"Freaking Hel," I gasped.
The pain in my chest, intense and all-consuming, vanished in the seconds it took for me to blink my eyes open. I was on my back and staring up at an unfamiliar afternoon sky with clouds the color of late autumn leaves.
"It feels like I just died," I said.
"That is what they all say when they first arrive," answered a low-rumbling voice.
A man was standing just a few feet away from where I lay. Well, calling him a man might have been a stretch as there weren't any eight-foot dudes on Earth who could rock that pale green skin as he could. He was bald with a freshly shaven face, dark green lips above a chiseled jaw, a wide hooked nose, and ice-blue eyes that matched the hue of the Viking-style tattoos on his face. He was also big in that way a bodybuilder might get if he had giant's blood in him.
I sat up—my face filled with anticipation—and asked, "I made it then?"
"You have... An impressive feat for one so young." The half-giant fixed me with the most intense scrutinizing look I'd ever seen. "Few dare to cross the rainbow bridge in the heart of New York's Central Park for that path is reserved only for those with the resolve to answer the call of adventure."
"Yeah, that's me." Although I was feeling a bit woozy from my brief bout of unconsciousness, I still managed to pick myself off the ground with the vigor of a kid about to enter their favorite theme park. "I'm ready for some ad—"
My eyes widened at the view.
"Whoa," I breathed. "It's..."
I was standing at the edge of a wooden bridge that stretched out for miles toward a city that had been hewn from a tree so massive its canopy of autumn leaves nearly blanketed the sky. Its many thick roots—like the one connected to my bridge—stretched out in all directions, their tips snaking across the dark expanse of space and disappearing into the distant stars wheeling around this great tree.
"That is how all react when they first glimpse Yggdrasil, the great city of the Realm Ethereal, the nexus at the heart of all known realms," the half-giant proclaimed proudly.
Truthfully, this wasn't the first time I glimpsed the world tree, but every damn time brought the same feeling of wonder gushing to the forefront of my mind. You couldn't help but feel the goosebumps rise on your skin. It was just that kind of epic sight.
The half-giant patiently waited for me to pick my jaw off the floor before leading me across the bridge and onto the highway that was Yggdrasil's Root Seven. I wasn't sure how long we walked in silence like that. It felt like hours, but time was wacky in the Realm Ethereal, especially for immigrants from other realms. During this silence, I snuck side glances at my guide while wondering if everyone in Yggdrasil had the same fashion sense he did.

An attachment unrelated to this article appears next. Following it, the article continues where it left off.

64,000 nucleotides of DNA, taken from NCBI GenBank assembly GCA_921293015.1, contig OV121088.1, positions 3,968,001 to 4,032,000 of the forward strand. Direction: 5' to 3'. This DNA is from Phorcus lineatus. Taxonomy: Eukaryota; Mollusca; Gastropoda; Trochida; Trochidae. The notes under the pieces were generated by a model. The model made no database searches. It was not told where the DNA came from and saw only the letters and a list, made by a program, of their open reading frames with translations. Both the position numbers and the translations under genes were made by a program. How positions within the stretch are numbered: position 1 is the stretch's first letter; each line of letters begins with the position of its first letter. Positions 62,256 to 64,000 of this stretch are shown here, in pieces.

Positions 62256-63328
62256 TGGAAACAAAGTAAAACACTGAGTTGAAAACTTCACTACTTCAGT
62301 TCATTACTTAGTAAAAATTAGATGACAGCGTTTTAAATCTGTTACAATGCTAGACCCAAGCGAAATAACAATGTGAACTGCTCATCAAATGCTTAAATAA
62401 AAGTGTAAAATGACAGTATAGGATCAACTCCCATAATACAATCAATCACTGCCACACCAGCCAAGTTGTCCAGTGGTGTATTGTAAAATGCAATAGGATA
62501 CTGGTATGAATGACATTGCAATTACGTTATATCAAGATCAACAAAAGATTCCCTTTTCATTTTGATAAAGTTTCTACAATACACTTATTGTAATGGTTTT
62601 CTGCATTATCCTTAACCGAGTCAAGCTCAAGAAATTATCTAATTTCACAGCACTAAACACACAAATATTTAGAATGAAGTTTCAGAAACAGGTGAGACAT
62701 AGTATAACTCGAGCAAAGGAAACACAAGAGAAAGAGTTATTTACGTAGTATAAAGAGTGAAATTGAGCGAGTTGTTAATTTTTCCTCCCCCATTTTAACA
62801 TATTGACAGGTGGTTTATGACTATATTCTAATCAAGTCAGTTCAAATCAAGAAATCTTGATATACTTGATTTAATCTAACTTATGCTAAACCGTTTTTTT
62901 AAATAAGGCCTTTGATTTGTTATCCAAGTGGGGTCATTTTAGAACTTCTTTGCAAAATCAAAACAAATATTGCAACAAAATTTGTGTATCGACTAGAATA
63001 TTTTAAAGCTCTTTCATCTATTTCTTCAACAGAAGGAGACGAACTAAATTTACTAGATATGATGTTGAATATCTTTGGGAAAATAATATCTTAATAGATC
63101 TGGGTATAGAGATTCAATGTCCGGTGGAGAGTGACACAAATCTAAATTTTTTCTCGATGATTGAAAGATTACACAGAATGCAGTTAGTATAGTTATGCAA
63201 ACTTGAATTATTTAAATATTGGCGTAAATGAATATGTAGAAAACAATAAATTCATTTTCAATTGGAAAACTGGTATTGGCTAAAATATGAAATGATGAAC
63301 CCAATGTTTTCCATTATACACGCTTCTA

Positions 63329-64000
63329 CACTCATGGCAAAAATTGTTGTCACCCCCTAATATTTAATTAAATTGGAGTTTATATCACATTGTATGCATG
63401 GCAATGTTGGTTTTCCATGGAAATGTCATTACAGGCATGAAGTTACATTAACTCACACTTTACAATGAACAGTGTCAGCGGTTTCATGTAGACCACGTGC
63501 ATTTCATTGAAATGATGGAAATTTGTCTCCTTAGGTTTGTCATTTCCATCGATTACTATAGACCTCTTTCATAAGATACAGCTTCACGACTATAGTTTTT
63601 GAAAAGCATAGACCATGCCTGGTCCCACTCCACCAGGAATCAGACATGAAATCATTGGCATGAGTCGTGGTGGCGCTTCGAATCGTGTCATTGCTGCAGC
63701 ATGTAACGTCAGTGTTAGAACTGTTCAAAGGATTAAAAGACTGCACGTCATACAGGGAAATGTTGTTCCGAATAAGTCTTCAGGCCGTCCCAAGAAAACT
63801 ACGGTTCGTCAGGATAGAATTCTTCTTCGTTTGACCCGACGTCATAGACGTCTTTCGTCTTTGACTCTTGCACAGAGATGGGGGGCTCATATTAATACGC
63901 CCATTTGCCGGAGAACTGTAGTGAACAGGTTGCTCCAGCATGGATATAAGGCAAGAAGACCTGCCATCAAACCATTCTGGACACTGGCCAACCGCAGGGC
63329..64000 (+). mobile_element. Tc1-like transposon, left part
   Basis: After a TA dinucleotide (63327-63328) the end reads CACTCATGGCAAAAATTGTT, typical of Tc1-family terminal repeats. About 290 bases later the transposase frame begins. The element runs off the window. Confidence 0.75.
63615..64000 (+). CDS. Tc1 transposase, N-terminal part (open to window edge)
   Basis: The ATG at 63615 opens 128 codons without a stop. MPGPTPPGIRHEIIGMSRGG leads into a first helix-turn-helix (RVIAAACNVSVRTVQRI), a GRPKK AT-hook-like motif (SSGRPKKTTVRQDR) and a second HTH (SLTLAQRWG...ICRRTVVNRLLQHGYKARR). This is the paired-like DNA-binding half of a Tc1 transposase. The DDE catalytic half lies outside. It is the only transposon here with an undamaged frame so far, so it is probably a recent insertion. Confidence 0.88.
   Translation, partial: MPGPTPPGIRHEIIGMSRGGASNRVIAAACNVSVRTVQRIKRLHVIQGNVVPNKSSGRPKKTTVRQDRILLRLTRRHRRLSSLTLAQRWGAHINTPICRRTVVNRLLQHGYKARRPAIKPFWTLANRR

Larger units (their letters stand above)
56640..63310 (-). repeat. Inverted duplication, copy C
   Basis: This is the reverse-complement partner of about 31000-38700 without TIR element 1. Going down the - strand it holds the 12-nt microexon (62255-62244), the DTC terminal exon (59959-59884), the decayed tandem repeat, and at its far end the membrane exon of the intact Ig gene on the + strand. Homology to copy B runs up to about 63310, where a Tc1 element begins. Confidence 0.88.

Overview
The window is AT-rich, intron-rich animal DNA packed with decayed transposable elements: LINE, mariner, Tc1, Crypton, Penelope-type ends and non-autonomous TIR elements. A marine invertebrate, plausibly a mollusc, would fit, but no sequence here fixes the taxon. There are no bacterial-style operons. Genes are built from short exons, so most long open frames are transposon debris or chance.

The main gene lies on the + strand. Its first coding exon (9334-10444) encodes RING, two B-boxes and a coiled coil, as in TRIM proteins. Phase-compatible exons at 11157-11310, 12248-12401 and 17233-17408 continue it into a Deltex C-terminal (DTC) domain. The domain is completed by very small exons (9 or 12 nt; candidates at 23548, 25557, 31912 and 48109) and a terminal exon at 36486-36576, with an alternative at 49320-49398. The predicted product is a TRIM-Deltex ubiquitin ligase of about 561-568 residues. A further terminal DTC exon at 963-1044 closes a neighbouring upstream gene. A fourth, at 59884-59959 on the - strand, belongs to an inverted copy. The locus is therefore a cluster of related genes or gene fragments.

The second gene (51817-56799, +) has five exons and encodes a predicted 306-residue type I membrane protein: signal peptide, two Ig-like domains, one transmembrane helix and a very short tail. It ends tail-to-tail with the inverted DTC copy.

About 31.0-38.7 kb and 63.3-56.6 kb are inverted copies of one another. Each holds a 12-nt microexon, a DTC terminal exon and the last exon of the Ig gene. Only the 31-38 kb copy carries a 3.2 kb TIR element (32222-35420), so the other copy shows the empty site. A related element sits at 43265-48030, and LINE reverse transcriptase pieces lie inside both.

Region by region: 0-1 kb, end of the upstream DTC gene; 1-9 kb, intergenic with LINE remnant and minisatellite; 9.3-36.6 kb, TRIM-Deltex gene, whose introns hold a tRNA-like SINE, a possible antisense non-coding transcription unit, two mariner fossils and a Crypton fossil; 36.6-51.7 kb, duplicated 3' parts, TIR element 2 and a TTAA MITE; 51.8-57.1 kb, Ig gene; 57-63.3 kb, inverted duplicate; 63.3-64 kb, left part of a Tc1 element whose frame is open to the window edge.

His green-skinned chest was bare and covered in the same blue tattoos that marked his face. Around his waist was a thick leather adventurer's belt lined with pouches that seemed to hold up his frayed and baggy cargo jeans. He was barefoot too, but I guessed this was because no one made sneakers in his size.
The half-giant eventually broke the silence with a question that I couldn't help feeling excited by. "Are you of age?"
What did he mean by that? Well, the age limit was the barest of requirements for someone like me to partake in their traditions of my own free will while knowing full well that death was an actual possibility for me. Not that 'being of age' was the same number for every race in the realmsverse.
"I turned fifteen two hours ago by Earth time," I grinned.
"Congratulations... this may prove an auspicious day of birth for you then," he replied.
We walked on in silence while our feet carried us closer and closer to a large circular structure at the base of the root we were traveling on. I was fine with the quiet because I honestly wasn't used to people yet. I'd spent years training under a recluse whose interactions with the outside world were mostly limited to deliveries of Blu-ray movies, comic books, light novels, and pork bowls. Our trips to big cities were more about hunting monsters than socializing with the locals so my master didn't bother teaching me any social skills.
"You just need to be strong," my master would often say. "People will naturally respect the strong."
There were other sights to see as well because the world tree was filled with life and wonder and beauty beyond imagining. Several branches many miles above us were like tiny cities, with each one showcasing an architectural style born from diverse cultures that were far removed from anything I'd seen on Earth.
I watched the longboats—vessels made of Yggdrasil's hardened leaves—float across clouds of air as they ferried people from one city branch to another.
"This place is so cool," I whispered.
Much later, as we drew right outside our destination—its high wooden walls casting shadows over the surrounding grounds—the half-giant asked me another question. "How is your master?"
"Last I saw Divah she was knee-deep in dökkálfar blood and happily preventing another dark elf invasion of Manhattan," I answered.
"Ah, yes, New York, the greatest city on Earth-realm, a most coveted trophy by the worst scum in the realmsverse," the half-giant nodded appreciatively. "I for one have immensely enjoyed your local cuisine—the Shaker Shack—on my many excursions to the Big Apple."
"Portobello mushroom burgers with fries on the side and a large vanilla milkshake to go with it?" I guessed.
"Indeed," he grinned pearly white teeth at me.
"You have excellent taste," I chuckled. "Um, I'm not sure if New York's the best, but based on all the crazy things I've seen whenever we visit, it's definitely the most interesting city on Earth… I think that's the appeal for those conqueror wannabees of the realmsverse."
"And they are summarily repelled by the unruliest dragoness in the cosmos who now calls your world home," the half-giant replied knowingly.
"Unruly might be too nice a description for my master," I laughed it off and kept my face as impassive as I could, but the memory of Divah's hellish training was a shiver up my spine that I couldn't quite repress.